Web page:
SpurgeonThese are the new men whom God has sent down from heaven, to tell us that the apostle Paul was all wrong, that our faith is vain, that we have been quite mistaken, that there was no need for propitiating blood to wash away our sins; that the fact was, our sins needed discipline, but penal vengeance and righteous wrath are quite out of the question. When I thus speak, I am free to confess that such ideas are not boldly taught by a certain individual whose volume excites these remarks, but as he puffs the books of gross perverters of the truth, I am compelled to believe that he endorses such theology.

Well, brethren, I am happy to say that sort of stuff has not gained entrance into this pulpit. I dare say the worms will eat the wood before there will be anything of that sort sounded in his place; and may these bones be picked by vultures, and this flesh be rent in sunder by lions, and may every nerve in this body suffer pangs and tortures, ere these lips shall give utterance to any such doctrines or sentiments.

There's lots of picturesque and painfully blunt language in this sermon, but if I get started quoting it, I won't know where to stop. It reads like it was aimed at Steve Chalke himself. Read the sermon for yourself. It's a good one.

And, by the way, there are many more where this one came from. Fans of Steve Chalke need to face up to the reality that Spurgeon is no friend of anything Chalke stands for.

Phil's signature

34 comments:

Jeremy Weaver said...

Doesn't even the fact that Christ died, suggest a penal substitution? If there were no penalty for sin required, then why would He die?
Paul says that He was raised because of our justification, but only after "being delivered over because of our transgressions".

Is it OK to comment on tomorrow's post?

Broken Messenger said...

"Christ—Our Substitute" is one of my all-time favorite Spurgeon sermons, because Spurgeon's passion is conveyed in the words.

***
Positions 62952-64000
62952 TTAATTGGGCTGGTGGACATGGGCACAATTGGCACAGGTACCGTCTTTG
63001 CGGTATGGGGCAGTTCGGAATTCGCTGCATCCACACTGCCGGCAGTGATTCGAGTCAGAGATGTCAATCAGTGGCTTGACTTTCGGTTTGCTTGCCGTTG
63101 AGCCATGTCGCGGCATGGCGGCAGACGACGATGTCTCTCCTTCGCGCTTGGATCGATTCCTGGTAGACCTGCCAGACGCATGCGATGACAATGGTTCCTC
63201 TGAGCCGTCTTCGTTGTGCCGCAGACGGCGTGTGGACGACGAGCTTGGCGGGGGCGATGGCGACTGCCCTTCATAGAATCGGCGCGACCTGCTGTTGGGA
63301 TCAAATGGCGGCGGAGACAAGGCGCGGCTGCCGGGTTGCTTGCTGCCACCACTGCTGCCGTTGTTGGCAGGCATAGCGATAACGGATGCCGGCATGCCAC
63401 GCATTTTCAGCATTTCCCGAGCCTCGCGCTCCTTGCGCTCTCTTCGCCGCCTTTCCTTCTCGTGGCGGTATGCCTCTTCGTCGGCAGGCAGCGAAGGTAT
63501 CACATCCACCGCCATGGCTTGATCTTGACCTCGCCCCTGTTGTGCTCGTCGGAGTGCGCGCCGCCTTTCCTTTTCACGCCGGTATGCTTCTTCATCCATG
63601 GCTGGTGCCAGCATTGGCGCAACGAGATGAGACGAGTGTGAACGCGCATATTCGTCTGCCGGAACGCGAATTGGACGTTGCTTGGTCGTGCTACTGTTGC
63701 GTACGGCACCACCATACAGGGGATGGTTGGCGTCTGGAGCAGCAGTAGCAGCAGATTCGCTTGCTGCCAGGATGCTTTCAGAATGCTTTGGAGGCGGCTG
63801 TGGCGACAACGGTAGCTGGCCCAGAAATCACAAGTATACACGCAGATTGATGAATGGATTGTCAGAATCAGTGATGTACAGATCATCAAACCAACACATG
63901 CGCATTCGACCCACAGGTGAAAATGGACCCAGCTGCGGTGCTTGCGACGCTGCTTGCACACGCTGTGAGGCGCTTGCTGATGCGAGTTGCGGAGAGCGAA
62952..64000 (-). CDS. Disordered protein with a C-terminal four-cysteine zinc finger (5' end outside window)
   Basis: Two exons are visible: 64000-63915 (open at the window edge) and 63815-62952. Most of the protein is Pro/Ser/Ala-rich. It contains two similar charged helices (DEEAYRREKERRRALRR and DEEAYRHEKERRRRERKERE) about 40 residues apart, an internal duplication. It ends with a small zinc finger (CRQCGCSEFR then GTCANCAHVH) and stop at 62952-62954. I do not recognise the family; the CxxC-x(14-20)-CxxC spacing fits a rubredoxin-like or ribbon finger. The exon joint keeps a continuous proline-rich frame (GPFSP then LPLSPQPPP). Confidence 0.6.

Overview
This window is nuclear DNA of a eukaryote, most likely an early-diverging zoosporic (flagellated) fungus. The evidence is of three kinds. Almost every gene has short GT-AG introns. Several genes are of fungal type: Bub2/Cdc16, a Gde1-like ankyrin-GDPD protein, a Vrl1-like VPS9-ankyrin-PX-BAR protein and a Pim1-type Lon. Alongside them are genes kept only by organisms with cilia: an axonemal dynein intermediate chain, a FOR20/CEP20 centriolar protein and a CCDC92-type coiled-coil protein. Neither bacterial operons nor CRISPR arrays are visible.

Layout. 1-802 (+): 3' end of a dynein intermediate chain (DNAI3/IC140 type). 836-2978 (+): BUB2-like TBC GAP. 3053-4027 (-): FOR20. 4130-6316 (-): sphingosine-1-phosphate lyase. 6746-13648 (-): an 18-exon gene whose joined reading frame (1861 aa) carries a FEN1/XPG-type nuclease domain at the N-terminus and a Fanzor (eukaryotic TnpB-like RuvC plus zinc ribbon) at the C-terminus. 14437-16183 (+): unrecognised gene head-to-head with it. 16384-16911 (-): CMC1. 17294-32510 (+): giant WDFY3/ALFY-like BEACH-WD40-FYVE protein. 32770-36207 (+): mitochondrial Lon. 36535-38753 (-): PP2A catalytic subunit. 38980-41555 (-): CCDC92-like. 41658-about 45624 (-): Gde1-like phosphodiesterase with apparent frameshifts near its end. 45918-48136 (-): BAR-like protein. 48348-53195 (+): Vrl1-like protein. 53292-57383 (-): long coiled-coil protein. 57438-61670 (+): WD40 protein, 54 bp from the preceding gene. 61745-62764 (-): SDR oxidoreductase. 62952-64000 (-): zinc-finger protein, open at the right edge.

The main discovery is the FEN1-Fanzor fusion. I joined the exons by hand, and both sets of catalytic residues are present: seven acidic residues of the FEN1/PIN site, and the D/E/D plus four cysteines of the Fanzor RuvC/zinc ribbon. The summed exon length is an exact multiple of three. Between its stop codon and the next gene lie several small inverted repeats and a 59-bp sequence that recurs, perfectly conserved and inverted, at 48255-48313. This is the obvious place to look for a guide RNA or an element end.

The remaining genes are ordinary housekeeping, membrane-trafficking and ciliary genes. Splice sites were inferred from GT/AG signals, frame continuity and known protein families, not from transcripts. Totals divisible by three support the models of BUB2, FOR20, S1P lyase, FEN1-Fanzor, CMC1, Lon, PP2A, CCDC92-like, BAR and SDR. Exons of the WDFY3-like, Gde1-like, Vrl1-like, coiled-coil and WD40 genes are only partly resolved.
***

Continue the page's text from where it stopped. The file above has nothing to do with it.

Mine too, Phil, great post.

Phil, though we have had our disagreements in the past, one thing you'll most likely never see is a challenge from me splitting hairs over that which C.H. Spurgeon said and meant. It's disappointing to me that Steve and Sven didn't take a different approach here to find clariification.

Brad

Mike Garner said...

"The doctrine of Holy Scripture is this, that inasmuch as man could not keep God's law, having fallen in Adam, Christ came and fulfilled the law on the behalf of his people; and that inasmuch as man had already broken the divine law and incurred the penalty of the wrath of God, Christ came and suffered in the room, place, and stead of his elect ones, that so by his enduring the full vials of wrath, they might be emptied out and not a drop might ever fall upon the heads of his blood-bought people."

This is one of the most precious doctrines. This is something we must be willing to die for. I thank you Phil, beyond what you may see, for standing up for this! I find no credible reason to believe that Spurgeon denied Substitutionary Penal Atonement, the very doctrine that Paul laid out nearly 2000 years ago. Christ, our Lord, trully was the propitiation of the wrath of God that once loomed over my head.

In Christ alone,
mike

Carla said...

No big surprise that they "voiced doubts about whether Spurgeon really believed in the penal-substitution view of the atonement."

Casting doubt (on just about anything, and anyone) seems to be par for the course, in the ECM.

Phil Johnson said...

Yeah, Brad, it occurred to me that Spurgeon probably has more polemic material defending the doctrine of penal substitution in print than any other single author. Those who are unaware of his position on the matter probably haven't studied it carefully enough to be posting strong opinions on it.

In a test to see how much stuff Google would turn up from Spurgeon or about his position on on penal atonement, I found this excellent article by Tom Nettles.

Dox: Comment anytime.

Carla: point taken.

Mike: I agree. It's not a particularly auspicious time for the church to give up the clear proclamation of Christ from her pulpits in favor of sponsoring a "conversation," is it?

1 Corinthians 1:19-25

Sven said...

I'm not a die-hard Chalke fan, but merely pointing out that some of the criticism he gets, as in this case, is ridiculous. He doesn't deny that Jesus washed away our sins, or that he died a substitutionary death even.